Sep 20 2011
Dr. Coburn: Mr. President, thank you for the recognition. And I would recognize the good work my colleague, the Senator from New Jersey, has done on this issue. I've been in the senate a little over six years and was cajoled into allowing this to pass the last time it passed. I have blocked every other disease-specific piece of legislation. And there's a reason for that. Both the last director of the NIH and the current one caution against us being specific in what we demand them to do, and there's a reason for that. Our science is changing enormously. Enormously. We are now at the molecular level. we're at the genetic level. We're at the immune level of thousands of diseases. What we research in diabetes now has prevalence for neurosciences. What we research in neurosciences now has prevalence for tons of other diseases. And what Dr. Zerhouni told me, said please don't do this. if there were two areas that I would increase spending in our budget it would be to the NIH and to the national science foundation, both of them. I recently reported out a report that was somewhat critical of the some of the spending on the national science foundation. We can do everything better. No one who is opposing reauthorization of this bill right now is opposed to autism research or the ideas behind it. What we are opposed to is tying the hands of the researchers and the directors at NIH and telling them what they should do and how they should do it. I would also dispute the fact that the money won't go away. The CR that we're going to consider this week will continue this funding at the level at what it is, that gives us plenty of time to work out our problems with this piece of legislation. We come to this debate in good faith. We recognize the emotional ties that are associated with such a devastating disease. As an obstetrician and pediatrician, I’ve diagnosed it. I've treated it. I've sat with the families as they have suffered through the consequences of this disease. I don't take it lightly. But I also don't take lightly our inability to make the clear choices and ratchet around the moneys for the NIH what we should do is say, NIH, here's your money. Go where the science helps the most people in the quickest way and the science leads us. And at a time when our country is desperate to get our fiscal house in order, what we want is the most efficient NIH What we want is non-duplicative grants at the NIH what we want is no fraud in the grants associated with autism, which have been published and people are in jail for. We want that eliminated. So we want the oversight on the NIH to be across the board in every area. Are you doing what we are asking to you do to spend the money wisely and what the science, what the science would tell you to do, not what any one particular interest group would tell us to do. So I would ask that, a unanimous consent that the senate proceed to the immediate consideration of s.1094, the Combating Autism Reauthorization Act, and that my amendment at the desk related to, requiring the secretary of HHS to identify and consolidate duplicative overlapping autism funding through the federal government be agreed to, the bill as amended be read a third time and passed and the motions to reconsider be laid on the table with no intervening action or debate, and any statements related to the bill be printed in the record.”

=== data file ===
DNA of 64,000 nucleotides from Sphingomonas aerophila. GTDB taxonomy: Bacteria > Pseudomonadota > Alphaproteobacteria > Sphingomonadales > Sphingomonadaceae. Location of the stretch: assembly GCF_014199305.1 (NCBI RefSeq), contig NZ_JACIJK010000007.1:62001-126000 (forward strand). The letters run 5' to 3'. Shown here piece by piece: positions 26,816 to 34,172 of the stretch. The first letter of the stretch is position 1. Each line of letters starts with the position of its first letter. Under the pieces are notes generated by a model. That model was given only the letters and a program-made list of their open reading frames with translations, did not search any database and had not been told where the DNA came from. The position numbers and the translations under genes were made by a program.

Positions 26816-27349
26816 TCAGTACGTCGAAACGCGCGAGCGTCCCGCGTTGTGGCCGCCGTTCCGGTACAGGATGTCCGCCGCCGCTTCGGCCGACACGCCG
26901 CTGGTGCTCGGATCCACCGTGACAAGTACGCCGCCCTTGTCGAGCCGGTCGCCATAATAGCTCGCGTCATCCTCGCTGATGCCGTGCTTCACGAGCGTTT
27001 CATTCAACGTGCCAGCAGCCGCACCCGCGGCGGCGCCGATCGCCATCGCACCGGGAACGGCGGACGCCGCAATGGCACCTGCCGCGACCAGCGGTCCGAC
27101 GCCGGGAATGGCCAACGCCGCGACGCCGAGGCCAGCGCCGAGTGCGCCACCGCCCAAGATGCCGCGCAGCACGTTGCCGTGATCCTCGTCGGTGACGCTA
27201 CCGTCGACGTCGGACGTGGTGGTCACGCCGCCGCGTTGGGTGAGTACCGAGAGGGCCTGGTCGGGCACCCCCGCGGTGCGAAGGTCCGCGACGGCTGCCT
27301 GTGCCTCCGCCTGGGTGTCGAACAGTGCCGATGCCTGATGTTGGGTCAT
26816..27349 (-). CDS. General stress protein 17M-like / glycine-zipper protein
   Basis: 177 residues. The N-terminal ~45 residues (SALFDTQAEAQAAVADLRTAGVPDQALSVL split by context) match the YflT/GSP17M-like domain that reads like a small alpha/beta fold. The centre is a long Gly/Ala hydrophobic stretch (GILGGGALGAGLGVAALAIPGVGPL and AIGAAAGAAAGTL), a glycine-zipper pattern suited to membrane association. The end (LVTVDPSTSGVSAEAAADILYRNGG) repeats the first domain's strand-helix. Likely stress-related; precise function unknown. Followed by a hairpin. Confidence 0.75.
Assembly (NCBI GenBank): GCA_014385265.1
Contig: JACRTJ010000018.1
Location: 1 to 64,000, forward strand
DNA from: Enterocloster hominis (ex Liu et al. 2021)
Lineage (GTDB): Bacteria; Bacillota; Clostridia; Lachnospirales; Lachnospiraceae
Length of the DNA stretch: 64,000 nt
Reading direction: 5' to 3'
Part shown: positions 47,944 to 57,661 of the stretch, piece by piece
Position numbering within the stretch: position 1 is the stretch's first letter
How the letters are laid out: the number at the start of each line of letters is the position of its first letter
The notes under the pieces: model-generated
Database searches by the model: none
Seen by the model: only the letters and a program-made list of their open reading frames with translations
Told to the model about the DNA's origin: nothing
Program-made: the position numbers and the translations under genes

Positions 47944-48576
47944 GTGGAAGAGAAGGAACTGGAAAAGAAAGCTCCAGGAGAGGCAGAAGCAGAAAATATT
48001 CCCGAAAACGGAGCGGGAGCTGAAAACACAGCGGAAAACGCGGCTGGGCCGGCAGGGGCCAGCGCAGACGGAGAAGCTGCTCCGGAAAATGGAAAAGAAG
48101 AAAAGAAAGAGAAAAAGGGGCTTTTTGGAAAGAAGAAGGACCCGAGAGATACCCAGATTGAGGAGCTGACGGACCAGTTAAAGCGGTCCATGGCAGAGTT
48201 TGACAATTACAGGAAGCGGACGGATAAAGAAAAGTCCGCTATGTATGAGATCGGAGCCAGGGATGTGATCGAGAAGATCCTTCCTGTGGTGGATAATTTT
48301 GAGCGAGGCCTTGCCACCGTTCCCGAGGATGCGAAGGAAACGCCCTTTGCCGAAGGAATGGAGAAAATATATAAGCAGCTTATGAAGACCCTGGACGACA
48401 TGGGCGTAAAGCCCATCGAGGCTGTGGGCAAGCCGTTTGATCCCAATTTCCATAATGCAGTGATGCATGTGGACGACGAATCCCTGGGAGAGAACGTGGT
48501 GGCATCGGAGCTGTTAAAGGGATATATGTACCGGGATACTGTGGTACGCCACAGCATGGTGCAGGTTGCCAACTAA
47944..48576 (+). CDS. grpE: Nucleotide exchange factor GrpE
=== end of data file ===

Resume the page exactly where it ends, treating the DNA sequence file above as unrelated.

The Presiding Officer: Is there objection?
Sen. Menendez: Mr. President, I object.
The Presiding Officer: Objection is heard.
Dr. Coburn: I understand that. My commitment is to work with the senator from new jersey to try to solve this problem before any funding will change, and I don't think it's going to change. I would also note to my colleagues that last year we had over $450 billion appropriated by the appropriators that was not authorized for anything. There was no authorizations at all. So this money isn't going to go away. There's no hurry. There's no tragedy. We can continue and we can work as colleagues to try to solve our problems as well as meet the demands that the senator from new jersey thinks must be met. With that, I yield the floor.
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